David Keith Lynch is an American filmmaker, television director, visual artist, musician and occasional actor. Wikipedia
Born: January 20, 1946 (age 66), Missoula
Artwork: Dog And Child Near My House, More
Spouse: Emily Stofle (m. 2009), Mary Sweeney(m. 2006–2006), More
Albums: Crazy Clown Time, Music of Twin Peaks,BlueBob, Fox Bat Strategy, The Air Is on Fire
Children: Jennifer Lynch, Austin Jack Lynch,Riley Lynch
THOUGH HE'S OFTEN assumed to be as peculiar as the creepy characters his movies feature, in person director David Lynch seems to have less in common with the Pabst-swilling sadist Frank Booth in "Blue Velvet," and more with do-gooder Special Agent Dale Cooper, portrayed by Kyle MacLachlan in "Twin Peaks."
For starters, despite his proclivity for the outer limits, there's no place like home for the Missoula, Mont.-born maker of such profane films as "Mulholland Drive" and "Lost Highway" and humane ones as "The Straight Story" and "The Elephant Man."
"What I really like is to be at home, working," he said one recent sundown from the penthouse suite of the Chateau Marmont hotel in Los Angeles, near the residence he shares with his wife, Emily.
The homebody element had been evident the evening before at Hollywood's labyrinthine Milk Studios. Guests were feting the 66-year-old filmmaker and painter for the debut of his collaboration with Dom Pérignon—he designed a signature look for a limited-edition run of vintage bottles. Mr. Lynch looked like a deer in the headlights, his grayish-blue eyes wary below his camera-friendly pompadour.
Even though 2001's "Mulholland Drive" stuck a star on then-newbie Naomi Watts's forehead, and earned Mr. Lynch his third Oscar nomination for best director, he has made only one feature-length movie since: 2006's "Inland Empire." In the meantime, he has focused on other passions—of which there are many.
Mr. Lynch embraced transcendental meditation around the time he made the 1977 curiosity "Eraserhead," and since 2005 has headed the David Lynch Foundation, a charity he created to fund the teaching of T.M. in schools. It's become a consuming mission.
He also has written a self-help memoir, "Catching the Big Fish: Meditation, Consciousness, and Creativity"; conceptualized and designed furnishings for a Paris nightclub-arts space called Silencio (named after the fright-house theater in "Mulholland Drive"); and released a solo CD, entitled "Crazy Clown Time." He and his wife are expecting a baby, who will be his fourth child.
Colleague Mel Brooks once called him "Jimmy Stewart from Mars." But despite his dark reputation, the former Eagle Scout is sincere, folksy and ha-ha funny. He uses the word "beautiful" to describe nearly everything.
The greatest thing my father left me was a love for cutting wood, my love for sawing, especially pine wood.
The most delicious food is far and away super-crisp, almost snapping-crisp bacon with two scrambled eggs, toasted hash browns, white toast with butter and jam, and coffee.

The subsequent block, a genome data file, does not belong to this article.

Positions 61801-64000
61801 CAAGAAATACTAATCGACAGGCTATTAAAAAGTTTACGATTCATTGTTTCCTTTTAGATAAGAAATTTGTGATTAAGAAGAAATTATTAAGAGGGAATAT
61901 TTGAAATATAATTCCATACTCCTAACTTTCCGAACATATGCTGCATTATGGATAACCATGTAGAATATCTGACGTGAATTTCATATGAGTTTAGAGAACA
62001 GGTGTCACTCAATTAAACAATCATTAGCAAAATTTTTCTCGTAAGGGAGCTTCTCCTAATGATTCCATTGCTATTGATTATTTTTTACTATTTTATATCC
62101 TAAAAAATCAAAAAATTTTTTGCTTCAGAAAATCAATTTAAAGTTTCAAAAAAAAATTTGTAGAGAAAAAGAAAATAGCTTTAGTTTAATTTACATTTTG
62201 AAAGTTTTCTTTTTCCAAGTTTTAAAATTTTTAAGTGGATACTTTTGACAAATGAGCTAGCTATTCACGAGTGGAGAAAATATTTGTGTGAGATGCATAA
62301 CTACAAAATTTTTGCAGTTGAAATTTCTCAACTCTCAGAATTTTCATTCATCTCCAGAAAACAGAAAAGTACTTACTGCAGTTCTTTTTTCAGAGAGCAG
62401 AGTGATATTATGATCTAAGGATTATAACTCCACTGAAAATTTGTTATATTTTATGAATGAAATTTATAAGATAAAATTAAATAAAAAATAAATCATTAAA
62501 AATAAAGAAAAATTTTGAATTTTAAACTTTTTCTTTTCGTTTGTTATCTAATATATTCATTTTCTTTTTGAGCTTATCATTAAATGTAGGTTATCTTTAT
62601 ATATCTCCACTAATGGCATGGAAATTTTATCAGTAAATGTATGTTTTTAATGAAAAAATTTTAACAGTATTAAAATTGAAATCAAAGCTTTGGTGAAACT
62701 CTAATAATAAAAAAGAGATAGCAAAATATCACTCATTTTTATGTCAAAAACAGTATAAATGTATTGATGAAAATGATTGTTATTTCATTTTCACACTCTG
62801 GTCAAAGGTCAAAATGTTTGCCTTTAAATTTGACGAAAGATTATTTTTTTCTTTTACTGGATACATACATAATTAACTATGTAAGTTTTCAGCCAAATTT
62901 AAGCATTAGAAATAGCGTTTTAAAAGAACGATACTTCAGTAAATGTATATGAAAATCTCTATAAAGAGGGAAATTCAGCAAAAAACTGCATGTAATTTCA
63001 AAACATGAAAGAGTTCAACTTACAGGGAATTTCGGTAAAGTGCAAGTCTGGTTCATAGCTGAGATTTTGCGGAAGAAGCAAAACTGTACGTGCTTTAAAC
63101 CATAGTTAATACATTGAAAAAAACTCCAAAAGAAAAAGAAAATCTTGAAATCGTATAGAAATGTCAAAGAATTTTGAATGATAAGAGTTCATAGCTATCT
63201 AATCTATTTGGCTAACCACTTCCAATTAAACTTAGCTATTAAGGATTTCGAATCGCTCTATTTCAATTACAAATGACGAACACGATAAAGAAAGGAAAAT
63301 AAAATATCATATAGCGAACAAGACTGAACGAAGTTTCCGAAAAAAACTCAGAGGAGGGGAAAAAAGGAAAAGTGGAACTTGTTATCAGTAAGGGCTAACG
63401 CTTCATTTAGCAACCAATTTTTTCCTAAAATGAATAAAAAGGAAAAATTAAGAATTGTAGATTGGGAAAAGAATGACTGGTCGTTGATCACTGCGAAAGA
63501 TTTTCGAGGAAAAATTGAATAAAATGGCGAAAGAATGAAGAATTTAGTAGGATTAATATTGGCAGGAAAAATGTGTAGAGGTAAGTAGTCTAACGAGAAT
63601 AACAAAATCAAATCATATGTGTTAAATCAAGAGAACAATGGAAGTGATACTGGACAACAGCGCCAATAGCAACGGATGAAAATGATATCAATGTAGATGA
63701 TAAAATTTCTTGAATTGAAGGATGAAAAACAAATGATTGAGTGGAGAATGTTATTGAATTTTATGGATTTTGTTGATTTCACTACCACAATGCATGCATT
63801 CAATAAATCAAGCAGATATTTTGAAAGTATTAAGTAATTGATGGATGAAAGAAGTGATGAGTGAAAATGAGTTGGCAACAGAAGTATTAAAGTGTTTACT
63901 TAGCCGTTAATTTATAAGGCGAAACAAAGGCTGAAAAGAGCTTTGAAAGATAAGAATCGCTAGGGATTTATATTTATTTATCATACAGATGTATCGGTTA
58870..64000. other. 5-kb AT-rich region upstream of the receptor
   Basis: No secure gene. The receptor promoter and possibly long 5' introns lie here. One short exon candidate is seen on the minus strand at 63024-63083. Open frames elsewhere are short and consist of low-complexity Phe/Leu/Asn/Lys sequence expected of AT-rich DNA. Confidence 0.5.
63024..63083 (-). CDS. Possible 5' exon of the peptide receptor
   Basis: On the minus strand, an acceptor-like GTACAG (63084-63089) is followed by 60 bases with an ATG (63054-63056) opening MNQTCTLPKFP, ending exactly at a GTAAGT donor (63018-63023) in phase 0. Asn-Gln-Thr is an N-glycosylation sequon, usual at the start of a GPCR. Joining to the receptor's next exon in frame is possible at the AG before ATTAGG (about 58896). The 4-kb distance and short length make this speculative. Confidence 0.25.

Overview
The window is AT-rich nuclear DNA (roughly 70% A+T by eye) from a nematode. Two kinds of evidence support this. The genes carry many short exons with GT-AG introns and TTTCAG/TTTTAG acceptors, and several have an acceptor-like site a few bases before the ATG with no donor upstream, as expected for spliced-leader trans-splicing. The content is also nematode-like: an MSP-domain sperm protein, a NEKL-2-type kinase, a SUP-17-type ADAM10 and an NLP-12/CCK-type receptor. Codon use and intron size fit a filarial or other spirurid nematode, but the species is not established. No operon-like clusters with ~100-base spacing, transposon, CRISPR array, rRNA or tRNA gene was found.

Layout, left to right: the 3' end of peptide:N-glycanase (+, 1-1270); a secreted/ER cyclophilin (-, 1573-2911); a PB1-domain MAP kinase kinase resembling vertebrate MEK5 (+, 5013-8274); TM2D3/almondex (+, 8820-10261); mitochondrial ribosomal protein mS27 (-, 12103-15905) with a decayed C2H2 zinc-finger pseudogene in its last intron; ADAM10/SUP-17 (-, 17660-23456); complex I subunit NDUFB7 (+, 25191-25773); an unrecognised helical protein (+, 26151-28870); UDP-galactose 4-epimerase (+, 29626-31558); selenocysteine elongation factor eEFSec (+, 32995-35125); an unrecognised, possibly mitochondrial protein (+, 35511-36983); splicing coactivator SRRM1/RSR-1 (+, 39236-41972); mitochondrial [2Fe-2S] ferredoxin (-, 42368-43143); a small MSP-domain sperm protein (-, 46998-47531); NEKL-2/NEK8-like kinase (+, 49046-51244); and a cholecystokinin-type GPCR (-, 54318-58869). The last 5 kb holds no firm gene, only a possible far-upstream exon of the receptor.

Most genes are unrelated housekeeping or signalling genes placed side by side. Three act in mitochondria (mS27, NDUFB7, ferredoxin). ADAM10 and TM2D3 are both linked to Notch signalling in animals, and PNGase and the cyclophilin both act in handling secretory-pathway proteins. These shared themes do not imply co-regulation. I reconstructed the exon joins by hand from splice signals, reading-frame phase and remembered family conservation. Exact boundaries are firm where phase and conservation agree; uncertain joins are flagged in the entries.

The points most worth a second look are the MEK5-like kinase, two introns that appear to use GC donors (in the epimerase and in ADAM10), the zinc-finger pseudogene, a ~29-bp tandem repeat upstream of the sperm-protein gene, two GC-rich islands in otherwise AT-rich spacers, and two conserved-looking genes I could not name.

I have a coffee brand. But I'm not a businessman and I think my line of coffee will die the death this year. It's very hard to make a profit.
I have deep love for my Swatch watch.
I can't live without coffee, transcendental meditation, American Spirit cigarettes, a freedom to create ideas that flow and my sweet wife, Emily. And this business of just being able to work and think: It's really, really beautiful.
You don't need a special place tomeditate. You can transcend anywhere in the world. The unified field is here, and there, and everywhere. Maybe if you sat on a bed of nails to do it…no, not so much comfort. Find a comfy chair, though, close your eyes and away you go!
I don't paint the town red. But when I do go out, people always want to touch my hair. It happens every time.
I first started buttoning my shirt [all the way to the top] because, for some reason, my collarbone is very sensitive. And I don't like to feel wind on my collarbone.
The best cities of all are Los Angeles and Paris. They're where I feel most comfortable.
I used to deliver The Wall Street Journal in Los Angeles. I did it to support myself while making "Eraserhead." I'd pick up my papers at 11:30 at night. I had throws that were particularly fantastic. There was one where I'd release the paper, which would soar with the speed of the car and slam into the front door of this building, triggering its lobby lights—a fantastic experience. Another one I called "The Big Whale." There was a place, the Fish Shanty, on La Cienega. A big whale's mouth was the front door you entered through. I'd throw a block before it, and hit the paper directly into the mouth.
One designer I love is [the late] Raymond Loewy. He redesigned the Coca-Cola bottle that stuck, designed the 1963 Avanti Studebaker…and his locomotives were incredibly beautiful.
I am currently working on some paintings and music. I am also trying to catch ideas for my next feature film. But I haven't caught the right ones yet.
My advice to finger-painters would be to go with your intuition: it's action and reaction. I paint with my fingers quite a bit. A brush will do a certain thing…but your finger will do a different thing.
I recently collected a toy telephone. It's from the 1940s and made of metal.
People say my films are dark. But like lightness, darkness stems from a reflection of the world. The thing is, I get these ideas that I truly fall in love with. And a good movie idea is often like a girl you're in love with, but you know she's not the kind of girl you bring home to your parents, because they sometimes hold some dark and troubling things.
Movies and TV shows
1990 - 1991
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